I've made a good start on the 1/600th scale Soviet fighters for the Bag the Hun Khalkhin Gol project, with the I-16's base coated, blocked in and washed, then given a bit of a highlight to bring them up to scratch. I added three more in an overall bare metal scheme, as I need them for the second scenario where they make an appearance alongside two I-15bis in camouflage. I completely buggered up the I-153's, by giving them an ink wash before the camouflage pattern had dried, so they've gone in the bin as I couldn't salvage them and will replace them with new models. I'll aim to get the I-16's finished tomorrow if I have the time.
Friday, 18 June 2021
I'm waiting for some bases to arrive for my newly painted 1/3000th scale modern PLAN warships, so in the meantime I've been assembling and magnet basing some 1/600th Tumbling Dice Soviet fighters for the Bag the Hun Khalkin Gol project. The first lot ready for painting are twelve I-16 Ishak monoplane fighters and nine I-153 Chaika biplane fighters, which will form the core of most of the scenarios I'm working on. I've left the I-15 bis / I-152 biplanes for the moment as my painting thingamajig is full up. I'm hoping to complete most of the paintwork over the weekend and, if I get the time, I may even finish them?
I have ordered a Warlord Games Sherman Firefly for the Chain of Command summer project, as the first of a handful of AFV support units for the 5th DCLI platoon. The plan is to paint this as a tank of A Squadron 4/7th Dragoon Guards, which supported the 5th DCLI in Normandy and Holland. I will also get a Rubicon Sherman III at some point, as they made up the other tanks in A Squadron, for which I've ordered a spare set of the Bolt Action decals. It's a good start to the AFV's that I'll be adding to the project as support options.
Thursday, 17 June 2021
I did a recycling job a while ago on some flight stands, that I originally made for 1/600th scale modern aircraft using a wire upright permanently glued to the models. These were made for Bag the MiG but I'll now use them for the Khalkin Gol project instead. I switched over to magnet basing for my 1/600th scale planes, so I removed the wires, re-drilled the bases and inserted 40mm panel pins instead. The whole lot were then resprayed with Halfords grey primer and finally given a couple of coats of Halfords Rover Henley Blue. Anyway, I have twenty six of them ready for some playtesting of the Khalkin Gol scenarios when I finally get round to writing them, using my old blue hex cloth until I can afford a nice new Mongolian steppe themed one.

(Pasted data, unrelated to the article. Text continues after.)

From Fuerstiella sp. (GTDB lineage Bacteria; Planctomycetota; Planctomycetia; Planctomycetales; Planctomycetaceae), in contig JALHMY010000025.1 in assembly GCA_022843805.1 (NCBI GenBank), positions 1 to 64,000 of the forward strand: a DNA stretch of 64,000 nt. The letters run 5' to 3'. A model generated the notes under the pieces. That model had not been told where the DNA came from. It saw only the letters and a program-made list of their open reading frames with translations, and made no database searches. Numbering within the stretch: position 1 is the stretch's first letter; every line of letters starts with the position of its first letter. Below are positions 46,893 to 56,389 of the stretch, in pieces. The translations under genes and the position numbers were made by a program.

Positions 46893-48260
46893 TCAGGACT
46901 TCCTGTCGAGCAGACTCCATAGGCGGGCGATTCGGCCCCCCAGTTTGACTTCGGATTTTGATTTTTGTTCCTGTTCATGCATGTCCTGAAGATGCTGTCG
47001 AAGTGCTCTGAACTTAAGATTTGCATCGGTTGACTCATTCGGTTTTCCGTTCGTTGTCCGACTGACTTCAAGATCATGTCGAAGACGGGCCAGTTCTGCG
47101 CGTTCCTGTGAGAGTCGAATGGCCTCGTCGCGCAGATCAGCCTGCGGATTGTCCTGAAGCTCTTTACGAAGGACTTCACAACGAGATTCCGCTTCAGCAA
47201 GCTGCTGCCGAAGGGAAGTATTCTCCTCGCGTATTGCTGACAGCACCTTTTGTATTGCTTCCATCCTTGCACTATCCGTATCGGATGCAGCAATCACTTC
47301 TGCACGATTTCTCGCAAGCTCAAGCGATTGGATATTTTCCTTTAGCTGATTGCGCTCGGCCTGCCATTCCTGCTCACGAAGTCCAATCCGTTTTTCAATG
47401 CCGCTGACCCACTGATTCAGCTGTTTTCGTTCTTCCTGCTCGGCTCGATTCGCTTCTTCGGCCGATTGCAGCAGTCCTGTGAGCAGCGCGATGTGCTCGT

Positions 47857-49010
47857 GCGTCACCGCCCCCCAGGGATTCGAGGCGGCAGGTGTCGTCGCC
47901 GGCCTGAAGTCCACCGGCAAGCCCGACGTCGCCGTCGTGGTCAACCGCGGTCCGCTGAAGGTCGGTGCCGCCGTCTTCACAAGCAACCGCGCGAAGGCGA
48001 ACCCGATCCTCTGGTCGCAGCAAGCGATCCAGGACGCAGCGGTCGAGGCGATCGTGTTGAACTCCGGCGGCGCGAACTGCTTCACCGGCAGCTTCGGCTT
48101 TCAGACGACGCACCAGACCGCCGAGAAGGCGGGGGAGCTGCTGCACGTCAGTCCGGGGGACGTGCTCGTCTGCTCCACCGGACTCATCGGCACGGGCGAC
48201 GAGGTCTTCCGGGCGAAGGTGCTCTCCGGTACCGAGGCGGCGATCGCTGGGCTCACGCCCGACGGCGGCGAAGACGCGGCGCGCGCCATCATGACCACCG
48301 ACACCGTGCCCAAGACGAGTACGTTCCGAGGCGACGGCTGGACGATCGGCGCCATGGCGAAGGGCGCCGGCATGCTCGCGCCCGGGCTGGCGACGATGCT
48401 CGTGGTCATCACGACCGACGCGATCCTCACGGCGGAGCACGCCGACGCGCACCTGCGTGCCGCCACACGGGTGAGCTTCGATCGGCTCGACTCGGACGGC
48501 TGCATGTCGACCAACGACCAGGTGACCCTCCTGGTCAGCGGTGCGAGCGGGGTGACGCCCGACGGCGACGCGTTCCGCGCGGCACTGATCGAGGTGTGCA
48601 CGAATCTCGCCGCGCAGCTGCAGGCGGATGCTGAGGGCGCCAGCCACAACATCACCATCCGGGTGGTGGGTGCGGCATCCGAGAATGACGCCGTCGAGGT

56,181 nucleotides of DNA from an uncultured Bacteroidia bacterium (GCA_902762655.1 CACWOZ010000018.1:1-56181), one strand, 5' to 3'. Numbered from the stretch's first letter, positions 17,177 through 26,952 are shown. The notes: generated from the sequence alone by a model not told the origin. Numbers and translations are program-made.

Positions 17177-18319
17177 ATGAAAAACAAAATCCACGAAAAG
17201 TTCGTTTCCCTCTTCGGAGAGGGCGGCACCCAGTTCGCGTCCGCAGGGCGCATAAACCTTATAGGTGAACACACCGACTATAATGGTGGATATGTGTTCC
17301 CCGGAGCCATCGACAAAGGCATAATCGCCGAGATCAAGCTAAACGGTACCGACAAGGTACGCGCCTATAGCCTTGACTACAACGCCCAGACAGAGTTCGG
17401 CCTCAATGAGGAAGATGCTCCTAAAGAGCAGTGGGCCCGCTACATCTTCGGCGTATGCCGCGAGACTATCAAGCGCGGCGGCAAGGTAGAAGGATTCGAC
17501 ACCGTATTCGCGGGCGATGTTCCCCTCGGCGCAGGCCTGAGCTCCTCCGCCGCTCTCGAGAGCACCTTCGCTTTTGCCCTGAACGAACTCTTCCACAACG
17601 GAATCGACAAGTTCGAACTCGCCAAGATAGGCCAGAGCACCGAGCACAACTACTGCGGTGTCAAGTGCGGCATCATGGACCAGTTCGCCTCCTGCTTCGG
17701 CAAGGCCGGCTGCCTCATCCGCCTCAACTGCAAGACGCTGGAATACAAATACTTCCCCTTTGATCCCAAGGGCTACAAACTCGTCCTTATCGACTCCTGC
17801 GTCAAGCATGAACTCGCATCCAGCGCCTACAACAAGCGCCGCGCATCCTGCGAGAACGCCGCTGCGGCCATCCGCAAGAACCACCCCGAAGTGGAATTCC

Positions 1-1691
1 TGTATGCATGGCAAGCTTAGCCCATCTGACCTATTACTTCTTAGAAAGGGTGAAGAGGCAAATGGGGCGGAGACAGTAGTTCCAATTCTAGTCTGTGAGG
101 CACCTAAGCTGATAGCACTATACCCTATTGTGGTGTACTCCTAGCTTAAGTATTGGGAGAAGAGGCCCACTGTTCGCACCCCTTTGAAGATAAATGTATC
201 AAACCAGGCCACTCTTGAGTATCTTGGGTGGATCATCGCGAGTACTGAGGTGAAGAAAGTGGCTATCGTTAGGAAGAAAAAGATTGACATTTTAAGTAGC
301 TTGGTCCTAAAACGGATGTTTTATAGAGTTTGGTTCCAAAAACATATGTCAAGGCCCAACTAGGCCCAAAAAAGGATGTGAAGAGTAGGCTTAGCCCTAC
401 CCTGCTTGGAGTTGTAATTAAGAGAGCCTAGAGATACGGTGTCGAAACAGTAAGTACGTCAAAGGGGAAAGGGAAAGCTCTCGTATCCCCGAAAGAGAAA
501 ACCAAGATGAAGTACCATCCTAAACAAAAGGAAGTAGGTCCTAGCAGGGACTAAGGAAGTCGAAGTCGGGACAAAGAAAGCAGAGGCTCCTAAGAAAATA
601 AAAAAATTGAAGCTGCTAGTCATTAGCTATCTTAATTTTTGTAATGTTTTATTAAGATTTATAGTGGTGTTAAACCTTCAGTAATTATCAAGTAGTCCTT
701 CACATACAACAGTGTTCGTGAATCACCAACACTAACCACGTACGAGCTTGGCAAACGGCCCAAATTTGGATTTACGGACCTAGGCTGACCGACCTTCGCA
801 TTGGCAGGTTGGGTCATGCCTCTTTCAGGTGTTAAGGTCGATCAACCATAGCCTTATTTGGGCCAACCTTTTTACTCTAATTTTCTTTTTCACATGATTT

Wednesday, 16 June 2021
This is my latest book, written by a veteran of the Pacific War including Pearl Harbor, Midway and Guadalcanal, so not really relevant for my Khalkin Gol project but clearly a very interesting story. It is translated from the original Japanese but very readable nonetheless, so I'm cracking along with it at a fair pace.
Tuesday, 15 June 2021
It's looking as though I'll be staying at home this summer, while my wife and daughter go to Brittany, looking after my two teenage sons for my sins. To make the most of this enforced staycation, I've been thinking of setting up a project with my eldest son, having given him a Bolt Action starter set for his recent birthday. He's keen to paint up his late war Germans, so I thought I could paint up my old Crusader Miniatures British infantry platoon that I've had knocking about for at least a decade.
The overall aim would be to play both some pick up games of Bolt Action but also Chain of Command as a two player mini-campaign. I have nearly all of the figures I need for a Chain of Command set up, except for a few optional support units like engineers and a medic, so all I need is a couple of AFV's. The focus, as always, would be on the 5th Duke of Cornwall's Light Infantry for Normandy and beyond. I think this sounds like a plan is finally coming together?
Monday, 14 June 2021